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In this two-part series, Les Gold expertly breaks down a major case for the fire alarm industry involving the Lisle-Woodridge Fire Protection District. Part one analyzes the illegal actions of the district and subsequent injunctions while part two in the December issue breaks down the appeal. Understand why this critical, complex case was decided in favor of the fire alarm industry.


In 2009, the Lisle-Woodridge Fire Protection District passed an ordinance under which it took over fire alarm monitoring for all commercial properties in the district. Several private alarm companies that had previously provided those services in the district sued, alleging that the ordinance interfered with their business, created an illegal monopoly for the district, violated their constitutional rights and exceeded the district’s statutory powers. In an earlier appeal from the district court’s first order permanently enjoining the district from implementing the ordinance and granting summary judgment for the alarm companies, the court affirmed in part, reversed in part, and remanded for the district court to revise its permanent injunction.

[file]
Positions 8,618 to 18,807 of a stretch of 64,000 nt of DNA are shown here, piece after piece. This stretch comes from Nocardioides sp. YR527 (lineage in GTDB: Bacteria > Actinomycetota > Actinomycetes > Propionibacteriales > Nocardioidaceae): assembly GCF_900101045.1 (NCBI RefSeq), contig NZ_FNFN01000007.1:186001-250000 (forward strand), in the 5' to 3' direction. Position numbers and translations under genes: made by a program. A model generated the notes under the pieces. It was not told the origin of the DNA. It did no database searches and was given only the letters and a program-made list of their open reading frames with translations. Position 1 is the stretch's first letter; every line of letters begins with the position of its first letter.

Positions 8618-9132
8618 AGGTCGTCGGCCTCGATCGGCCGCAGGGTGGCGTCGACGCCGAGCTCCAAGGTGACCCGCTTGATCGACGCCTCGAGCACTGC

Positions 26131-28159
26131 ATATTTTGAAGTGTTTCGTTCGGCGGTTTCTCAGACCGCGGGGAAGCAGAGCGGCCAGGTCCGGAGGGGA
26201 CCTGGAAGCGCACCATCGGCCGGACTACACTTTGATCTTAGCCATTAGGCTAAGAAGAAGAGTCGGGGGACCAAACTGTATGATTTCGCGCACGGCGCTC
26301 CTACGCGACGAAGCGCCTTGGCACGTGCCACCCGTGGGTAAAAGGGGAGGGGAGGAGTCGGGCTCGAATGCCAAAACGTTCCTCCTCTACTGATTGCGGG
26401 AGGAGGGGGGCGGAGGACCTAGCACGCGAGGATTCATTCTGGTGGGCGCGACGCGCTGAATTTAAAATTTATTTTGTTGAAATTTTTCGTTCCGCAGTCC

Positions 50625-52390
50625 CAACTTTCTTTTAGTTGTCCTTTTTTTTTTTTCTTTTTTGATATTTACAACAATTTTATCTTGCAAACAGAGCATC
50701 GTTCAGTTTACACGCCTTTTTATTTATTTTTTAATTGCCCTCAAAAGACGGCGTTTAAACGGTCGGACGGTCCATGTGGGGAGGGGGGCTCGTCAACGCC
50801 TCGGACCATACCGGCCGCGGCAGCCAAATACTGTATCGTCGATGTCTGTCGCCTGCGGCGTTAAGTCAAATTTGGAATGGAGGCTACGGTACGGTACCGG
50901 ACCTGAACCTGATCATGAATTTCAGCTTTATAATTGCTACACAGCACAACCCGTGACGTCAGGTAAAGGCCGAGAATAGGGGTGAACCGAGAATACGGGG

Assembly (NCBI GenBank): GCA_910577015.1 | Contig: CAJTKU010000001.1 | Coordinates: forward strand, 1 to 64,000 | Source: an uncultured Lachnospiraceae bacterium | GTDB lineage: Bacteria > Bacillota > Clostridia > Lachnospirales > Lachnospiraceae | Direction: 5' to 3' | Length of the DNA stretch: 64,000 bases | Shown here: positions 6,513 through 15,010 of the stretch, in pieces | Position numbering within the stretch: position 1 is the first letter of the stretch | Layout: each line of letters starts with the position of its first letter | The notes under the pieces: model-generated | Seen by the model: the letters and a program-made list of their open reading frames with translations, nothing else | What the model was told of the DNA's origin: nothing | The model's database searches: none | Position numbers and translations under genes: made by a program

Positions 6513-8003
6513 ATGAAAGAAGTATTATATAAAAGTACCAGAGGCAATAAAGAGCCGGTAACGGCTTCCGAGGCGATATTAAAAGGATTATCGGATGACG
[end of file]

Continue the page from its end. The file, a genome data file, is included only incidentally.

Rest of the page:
On remand, the district court issued a modified permanent injunction that was based on new factual findings. The district then appealed from the revised permanent injunction order with a list of objections, but primarily it argued that the revised permanent injunction conflicted with the previous court decision. The court determined that with a few minor exceptions, that the modified permanent injunction was a sound exercise of the district court’s decision, and affirmed the injunction with a few modifications.

In discussion the case, the court pointed out that the district did not receive fire alarms directly, that the fire alarms within the district were received and dispatched by the DuPage Public Safety Communications, also known as “Du-Comm.” Du-Comm is an intergovernmental entity made up of 28 member police and fire agencies in DuPage County.

The 2009 ordinance passed by the district attempted to overhaul alarm signaling and monitoring in the district. The ordinance required all commercial property owners to terminate their contracts with private alarm companies and instead to adopt and pay for an alarm and monitoring system provided by the district. Under the ordinance, alarm boards at commercial properties would be equipped with wireless transmitters owned by the district that would transmit alarm, trouble and advisory signals to a receiving unit located at the district’s fire station. The receiving unit at the station would automatically transmit the signals to another receiving unit at Du-Comm, which would then dispatch the relevant emergency response.